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    Organized International Asylum-Seeker Networks: Formation and Utilization by the Chinese Students
    GAO, J (Wiley-Blackwell Publishing, 2006)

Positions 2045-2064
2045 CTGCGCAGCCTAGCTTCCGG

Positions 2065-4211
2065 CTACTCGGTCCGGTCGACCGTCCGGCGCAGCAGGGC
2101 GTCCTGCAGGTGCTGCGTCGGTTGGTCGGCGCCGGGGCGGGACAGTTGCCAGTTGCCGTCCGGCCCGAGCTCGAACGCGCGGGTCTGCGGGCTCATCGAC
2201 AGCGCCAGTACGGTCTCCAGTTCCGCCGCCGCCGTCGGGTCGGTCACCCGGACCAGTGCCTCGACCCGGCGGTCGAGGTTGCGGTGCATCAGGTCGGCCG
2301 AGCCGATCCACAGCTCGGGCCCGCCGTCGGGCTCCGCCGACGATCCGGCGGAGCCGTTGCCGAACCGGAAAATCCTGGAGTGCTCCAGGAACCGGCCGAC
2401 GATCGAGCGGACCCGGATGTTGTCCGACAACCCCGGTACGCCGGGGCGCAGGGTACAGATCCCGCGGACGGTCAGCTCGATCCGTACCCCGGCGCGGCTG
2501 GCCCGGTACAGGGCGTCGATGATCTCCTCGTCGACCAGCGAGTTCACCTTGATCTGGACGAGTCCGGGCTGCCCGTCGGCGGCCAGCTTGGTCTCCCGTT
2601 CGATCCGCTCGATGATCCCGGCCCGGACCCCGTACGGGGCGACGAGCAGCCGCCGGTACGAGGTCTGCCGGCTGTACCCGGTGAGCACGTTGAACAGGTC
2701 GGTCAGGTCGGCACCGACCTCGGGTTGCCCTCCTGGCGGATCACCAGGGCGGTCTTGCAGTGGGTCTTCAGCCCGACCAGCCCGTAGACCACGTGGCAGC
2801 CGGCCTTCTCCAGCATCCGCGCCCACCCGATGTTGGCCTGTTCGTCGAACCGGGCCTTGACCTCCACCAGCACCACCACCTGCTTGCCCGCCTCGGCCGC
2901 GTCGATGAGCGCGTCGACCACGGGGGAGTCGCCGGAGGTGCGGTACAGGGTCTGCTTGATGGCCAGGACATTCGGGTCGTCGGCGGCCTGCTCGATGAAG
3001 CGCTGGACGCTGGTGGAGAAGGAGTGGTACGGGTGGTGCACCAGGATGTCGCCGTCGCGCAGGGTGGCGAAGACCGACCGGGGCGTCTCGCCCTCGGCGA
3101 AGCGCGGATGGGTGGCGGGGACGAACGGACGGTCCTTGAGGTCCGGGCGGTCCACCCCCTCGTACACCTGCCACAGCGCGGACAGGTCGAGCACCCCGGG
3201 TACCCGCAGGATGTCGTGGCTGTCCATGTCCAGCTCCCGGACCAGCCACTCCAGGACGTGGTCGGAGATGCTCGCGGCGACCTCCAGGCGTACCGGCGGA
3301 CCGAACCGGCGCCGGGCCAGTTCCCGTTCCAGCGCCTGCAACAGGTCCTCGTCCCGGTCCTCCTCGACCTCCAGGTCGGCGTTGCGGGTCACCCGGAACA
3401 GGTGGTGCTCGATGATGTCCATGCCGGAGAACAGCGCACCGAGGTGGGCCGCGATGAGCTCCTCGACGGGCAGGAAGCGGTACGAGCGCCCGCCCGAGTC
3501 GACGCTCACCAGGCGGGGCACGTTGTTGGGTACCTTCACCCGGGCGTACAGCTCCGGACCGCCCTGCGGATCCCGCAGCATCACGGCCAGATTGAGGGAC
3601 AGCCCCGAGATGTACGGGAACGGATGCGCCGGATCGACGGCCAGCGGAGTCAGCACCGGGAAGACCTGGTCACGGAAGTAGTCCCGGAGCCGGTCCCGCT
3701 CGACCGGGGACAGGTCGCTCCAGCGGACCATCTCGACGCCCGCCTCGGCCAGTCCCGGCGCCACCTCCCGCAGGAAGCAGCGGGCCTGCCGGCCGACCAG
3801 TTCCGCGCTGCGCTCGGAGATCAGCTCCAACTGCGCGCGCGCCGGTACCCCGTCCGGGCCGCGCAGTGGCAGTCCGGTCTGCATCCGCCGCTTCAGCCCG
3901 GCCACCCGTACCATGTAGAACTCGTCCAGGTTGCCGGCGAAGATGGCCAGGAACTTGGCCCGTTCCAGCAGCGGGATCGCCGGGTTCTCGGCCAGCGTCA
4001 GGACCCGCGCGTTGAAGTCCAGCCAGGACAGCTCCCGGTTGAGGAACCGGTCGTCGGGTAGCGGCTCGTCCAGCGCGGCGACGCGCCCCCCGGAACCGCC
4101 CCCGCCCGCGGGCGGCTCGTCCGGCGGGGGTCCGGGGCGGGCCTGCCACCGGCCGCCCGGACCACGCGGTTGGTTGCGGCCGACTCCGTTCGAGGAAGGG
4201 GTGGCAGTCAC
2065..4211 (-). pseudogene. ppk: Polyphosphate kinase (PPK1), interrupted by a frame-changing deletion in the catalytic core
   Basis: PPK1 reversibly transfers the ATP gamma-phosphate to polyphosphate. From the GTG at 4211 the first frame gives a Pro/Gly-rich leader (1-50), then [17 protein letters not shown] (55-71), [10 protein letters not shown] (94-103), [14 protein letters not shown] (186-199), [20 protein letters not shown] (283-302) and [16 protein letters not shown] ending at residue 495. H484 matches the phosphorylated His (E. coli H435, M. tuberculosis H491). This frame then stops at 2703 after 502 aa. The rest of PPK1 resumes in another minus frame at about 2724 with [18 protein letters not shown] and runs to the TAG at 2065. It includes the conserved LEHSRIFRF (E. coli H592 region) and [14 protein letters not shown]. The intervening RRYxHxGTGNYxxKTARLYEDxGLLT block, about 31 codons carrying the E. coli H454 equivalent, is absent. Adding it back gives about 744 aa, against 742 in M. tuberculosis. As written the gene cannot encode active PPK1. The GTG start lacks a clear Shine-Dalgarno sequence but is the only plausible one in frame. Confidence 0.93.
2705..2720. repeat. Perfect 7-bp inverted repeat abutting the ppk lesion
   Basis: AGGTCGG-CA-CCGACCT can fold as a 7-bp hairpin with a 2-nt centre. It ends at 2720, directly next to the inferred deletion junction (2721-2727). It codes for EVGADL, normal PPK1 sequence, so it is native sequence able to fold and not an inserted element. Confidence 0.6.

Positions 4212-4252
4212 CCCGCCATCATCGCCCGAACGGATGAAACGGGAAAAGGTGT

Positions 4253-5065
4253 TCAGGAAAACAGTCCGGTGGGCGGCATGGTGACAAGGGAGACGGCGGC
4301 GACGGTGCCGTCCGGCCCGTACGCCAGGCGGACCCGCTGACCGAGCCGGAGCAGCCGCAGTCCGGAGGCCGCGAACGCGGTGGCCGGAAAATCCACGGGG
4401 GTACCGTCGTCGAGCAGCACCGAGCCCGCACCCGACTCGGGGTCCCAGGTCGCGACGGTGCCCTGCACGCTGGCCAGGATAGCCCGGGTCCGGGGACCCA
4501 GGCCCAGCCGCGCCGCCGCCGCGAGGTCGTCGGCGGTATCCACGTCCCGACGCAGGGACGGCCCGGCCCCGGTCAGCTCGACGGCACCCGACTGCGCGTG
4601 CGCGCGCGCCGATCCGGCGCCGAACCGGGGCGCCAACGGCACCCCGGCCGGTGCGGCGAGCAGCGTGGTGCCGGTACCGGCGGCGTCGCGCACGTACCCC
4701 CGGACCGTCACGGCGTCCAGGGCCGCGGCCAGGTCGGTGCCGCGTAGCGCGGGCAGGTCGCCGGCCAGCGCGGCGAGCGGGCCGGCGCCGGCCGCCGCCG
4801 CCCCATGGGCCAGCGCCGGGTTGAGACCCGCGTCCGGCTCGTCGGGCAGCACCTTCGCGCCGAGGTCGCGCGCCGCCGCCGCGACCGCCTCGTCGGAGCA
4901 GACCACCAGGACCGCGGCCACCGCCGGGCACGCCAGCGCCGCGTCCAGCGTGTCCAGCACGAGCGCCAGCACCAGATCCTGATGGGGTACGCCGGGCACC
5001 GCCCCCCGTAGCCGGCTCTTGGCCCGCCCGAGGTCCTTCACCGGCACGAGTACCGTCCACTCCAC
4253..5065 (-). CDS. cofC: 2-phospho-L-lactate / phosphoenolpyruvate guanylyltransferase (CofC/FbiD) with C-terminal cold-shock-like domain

This article examines the formation and role of international networks formed by Chinese students living in the West in the late 1980s and early 1990s as part of their efforts to obtain the right to remain in Western countries in the immediate aftermath of the Tiananmen Square violence of June 4, 1989. Various forms of migrant social networks have been a research focus in international refugee and migration studies, but international networks formed by asylum seekers themselves, and their role in asylum-seeking processes, have been largely ignored. This article is based on a multi-method comparative study of Chinese students living in Australia and the United States at the time. Their experience provides data for examining and conceptualizing the role of organized international asylum-seeker networks in the asylum-seeking process. The analysis focuses on Chinese student lobbying in 1989, led by an independent Chinese student union, which helped "the Pelosi Bill" to be passed by the U.S. Congress. The main strategies adopted by Chinese students in the United States and Australia, as well as their internationally coordinated actions, are compared. Also examined is the role of two politicized international Chinese student organizations, the Chinese Alliance for Democracy and the Federation for Democratic China, in assisting students with obtaining residence.